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Refining the impact of TCF7L2 gene variants on type 2 diabetes and adaptive evolution


We recently described an association between risk of type 2diabetes and variants in the transcription factor 7-like 2 gene (TCF7L2; formerly TCF4), with a population attributable risk (PAR) of 17%–28% in three populations of European ancestry1. Here, we refine the definition of the TCF7L2 type 2diabetes risk variant, HapBT2D, to the ancestral T allele of a SNP, rs7903146, through replication in West African and Danish type 2 diabetes case-control studies and an expanded Icelandic study. We also identify another variant of the same gene, HapA, that shows evidence of positive selection in East Asian, European and West African populations. Notably, HapA shows a suggestive association with body mass index and altered concentrations of the hunger-satiety hormones ghrelin and leptin in males, indicating that the selective advantage of HapA may have been mediated through effects on energy metabolism.

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Figure 1: Median-joining (MJ) network30 describing the evolutionary relationships between 78 distinct haplotypes, inferred from the genotypes of 63 SNPs and one microsatellite (DG10S478) from the TCF7L2 exon 4 LD block.
Figure 2: The LRH selection test at increasing physical distance from the core haplotype region.

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We thank all the individuals that provided DNA samples and other information that made this study possible. A.H., H.S. and J.H. were supported by the German National Genome Network. O.P., T.H., G.A., K.B.-J. and T.J. were supported by the Danish Medical Research Council, the Danish Diabetes Association and the European Economic Community (EUGENE 2 LSHM-CT-2004-512013). Support for the Africa America Diabetes Mellitus (AADM) study is provided by NIH grant 3T37TW00041-03S2 from the Office of Research on Minority Health. This project is also supported in part by the National Center for Research Resources (NCRR), the National Human Genome Research Institute (NHGRI) and by the National Institute for Diabetes and Digestive and Kidney Diseases (grant DK-54001). Requests for materials should be addressed to A.H. ( or K.S. (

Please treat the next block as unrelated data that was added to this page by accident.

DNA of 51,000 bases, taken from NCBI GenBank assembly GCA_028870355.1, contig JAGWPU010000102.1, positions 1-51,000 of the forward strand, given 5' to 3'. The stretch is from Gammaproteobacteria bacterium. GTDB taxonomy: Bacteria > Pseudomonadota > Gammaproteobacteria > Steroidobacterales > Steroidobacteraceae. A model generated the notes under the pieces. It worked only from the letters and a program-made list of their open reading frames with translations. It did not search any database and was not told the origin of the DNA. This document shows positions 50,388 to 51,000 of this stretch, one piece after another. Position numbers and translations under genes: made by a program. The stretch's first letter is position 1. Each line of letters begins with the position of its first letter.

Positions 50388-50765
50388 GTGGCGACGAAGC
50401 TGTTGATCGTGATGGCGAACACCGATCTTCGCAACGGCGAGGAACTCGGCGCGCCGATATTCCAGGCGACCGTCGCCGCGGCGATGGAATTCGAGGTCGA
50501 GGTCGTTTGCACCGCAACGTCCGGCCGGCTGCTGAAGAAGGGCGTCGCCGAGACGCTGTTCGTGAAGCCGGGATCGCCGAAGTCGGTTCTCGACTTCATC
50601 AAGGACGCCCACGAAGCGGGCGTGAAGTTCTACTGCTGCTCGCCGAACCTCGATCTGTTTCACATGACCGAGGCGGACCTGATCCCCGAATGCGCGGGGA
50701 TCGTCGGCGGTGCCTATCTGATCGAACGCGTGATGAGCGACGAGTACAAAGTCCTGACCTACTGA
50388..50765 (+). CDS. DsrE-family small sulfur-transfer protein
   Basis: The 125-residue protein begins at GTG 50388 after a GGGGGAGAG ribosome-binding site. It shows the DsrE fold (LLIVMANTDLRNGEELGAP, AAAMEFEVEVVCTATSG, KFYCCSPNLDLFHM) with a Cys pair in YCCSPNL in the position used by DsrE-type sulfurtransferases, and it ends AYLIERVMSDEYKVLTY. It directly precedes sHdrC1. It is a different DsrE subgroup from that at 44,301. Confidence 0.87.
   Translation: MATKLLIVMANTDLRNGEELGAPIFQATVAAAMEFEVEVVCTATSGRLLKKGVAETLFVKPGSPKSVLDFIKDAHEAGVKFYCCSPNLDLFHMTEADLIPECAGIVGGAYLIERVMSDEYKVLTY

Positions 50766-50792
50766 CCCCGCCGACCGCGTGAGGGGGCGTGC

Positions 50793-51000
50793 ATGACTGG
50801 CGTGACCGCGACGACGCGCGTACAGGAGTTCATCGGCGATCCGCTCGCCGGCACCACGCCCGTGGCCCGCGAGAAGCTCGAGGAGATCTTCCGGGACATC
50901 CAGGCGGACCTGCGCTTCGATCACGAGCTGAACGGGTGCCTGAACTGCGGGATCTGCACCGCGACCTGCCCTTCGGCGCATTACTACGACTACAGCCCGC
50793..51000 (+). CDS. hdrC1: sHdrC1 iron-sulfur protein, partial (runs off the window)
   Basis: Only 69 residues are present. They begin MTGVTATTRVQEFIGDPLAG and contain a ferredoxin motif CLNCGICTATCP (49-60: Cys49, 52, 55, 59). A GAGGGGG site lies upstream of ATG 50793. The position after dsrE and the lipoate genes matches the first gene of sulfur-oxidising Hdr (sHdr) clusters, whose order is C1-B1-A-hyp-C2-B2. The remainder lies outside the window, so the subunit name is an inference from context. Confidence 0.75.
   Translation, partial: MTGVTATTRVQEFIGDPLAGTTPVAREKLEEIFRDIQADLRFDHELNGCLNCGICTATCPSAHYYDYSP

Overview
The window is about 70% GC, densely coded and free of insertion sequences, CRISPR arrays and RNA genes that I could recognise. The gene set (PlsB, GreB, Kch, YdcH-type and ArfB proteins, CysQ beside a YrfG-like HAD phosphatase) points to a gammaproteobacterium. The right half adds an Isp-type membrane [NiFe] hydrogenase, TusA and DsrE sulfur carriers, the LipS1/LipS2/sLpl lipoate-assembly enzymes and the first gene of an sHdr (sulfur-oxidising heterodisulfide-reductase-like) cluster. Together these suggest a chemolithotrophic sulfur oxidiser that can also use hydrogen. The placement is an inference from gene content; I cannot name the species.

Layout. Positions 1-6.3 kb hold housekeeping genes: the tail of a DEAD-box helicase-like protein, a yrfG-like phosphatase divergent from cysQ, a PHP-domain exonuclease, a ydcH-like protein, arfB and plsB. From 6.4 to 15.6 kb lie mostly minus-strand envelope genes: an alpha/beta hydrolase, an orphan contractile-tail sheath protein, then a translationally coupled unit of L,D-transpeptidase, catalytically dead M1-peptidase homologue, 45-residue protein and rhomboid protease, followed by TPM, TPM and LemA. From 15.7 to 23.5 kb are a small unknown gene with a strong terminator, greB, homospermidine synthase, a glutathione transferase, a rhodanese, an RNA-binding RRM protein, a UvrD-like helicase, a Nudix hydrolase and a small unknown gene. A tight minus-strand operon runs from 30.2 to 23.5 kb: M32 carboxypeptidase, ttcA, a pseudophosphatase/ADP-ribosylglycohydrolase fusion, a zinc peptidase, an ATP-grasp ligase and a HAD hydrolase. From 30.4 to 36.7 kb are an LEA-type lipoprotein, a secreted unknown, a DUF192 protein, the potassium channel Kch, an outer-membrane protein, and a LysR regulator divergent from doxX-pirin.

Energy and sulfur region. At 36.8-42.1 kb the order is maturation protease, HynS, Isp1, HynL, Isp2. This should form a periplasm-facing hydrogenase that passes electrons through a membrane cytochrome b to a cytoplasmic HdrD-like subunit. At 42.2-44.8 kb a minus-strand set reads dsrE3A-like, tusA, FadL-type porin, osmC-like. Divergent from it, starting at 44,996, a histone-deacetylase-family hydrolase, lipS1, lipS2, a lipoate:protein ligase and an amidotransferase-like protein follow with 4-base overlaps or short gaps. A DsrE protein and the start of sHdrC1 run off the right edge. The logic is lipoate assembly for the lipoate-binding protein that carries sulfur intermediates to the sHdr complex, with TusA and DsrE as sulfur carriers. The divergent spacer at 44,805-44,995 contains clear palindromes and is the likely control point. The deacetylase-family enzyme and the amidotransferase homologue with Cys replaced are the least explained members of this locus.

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Correspondence to Agnar Helgason or Kári Stefánsson.

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A.H., G.T., V.E., S.G., I.R., U.T., J.R.G., A.K. and K.S. own stock or stock options in deCODE Genetics.

S.F.A.G. owns stock options in deCODE, and as an employee of the Children's Hospital of Philadelphia, he is currently involved in a lawsuit filed by deCODE.

Supplementary information

Supplementary Fig. 1

The structure of LD across a 545-kb region containing the TCF7L2 gene. (PDF 200 kb)

Supplementary Fig. 2

Comparing the risk of different rs7903146 and DG10S478 and rs7903146 and rs12255372 haplotypes. (PDF 93 kb)

Supplementary Fig. 3

Observed and expected rEHH values for HapMap population samples based on three demographic scenarios. (PDF 104 kb)

Supplementary Table 1

Association of type 2 diabetes risk with the markers DG10S478, rs12255372 and rs7903146 in West African subgroups. (PDF 14 kb)

Supplementary Table 2

Association of HapBT2D with 14 phenotypic traits linked to energy metabolism in Icelandic controls. (PDF 24 kb)

Supplementary Table 3

Ancestral states and frequencies of 42 SNPs used in FST selection analyses. (PDF 29 kb)

Supplementary Table 4

Demographic settings used in coalescent simulations. (PDF 17 kb)

Supplementary Table 5

Interpolated recombination map positions and minor allele frequencies. (PDF 201 kb)

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Helgason, A., Pálsson, S., Thorleifsson, G. et al. Refining the impact of TCF7L2 gene variants on type 2 diabetes and adaptive evolution. Nat Genet 39, 218–225 (2007).

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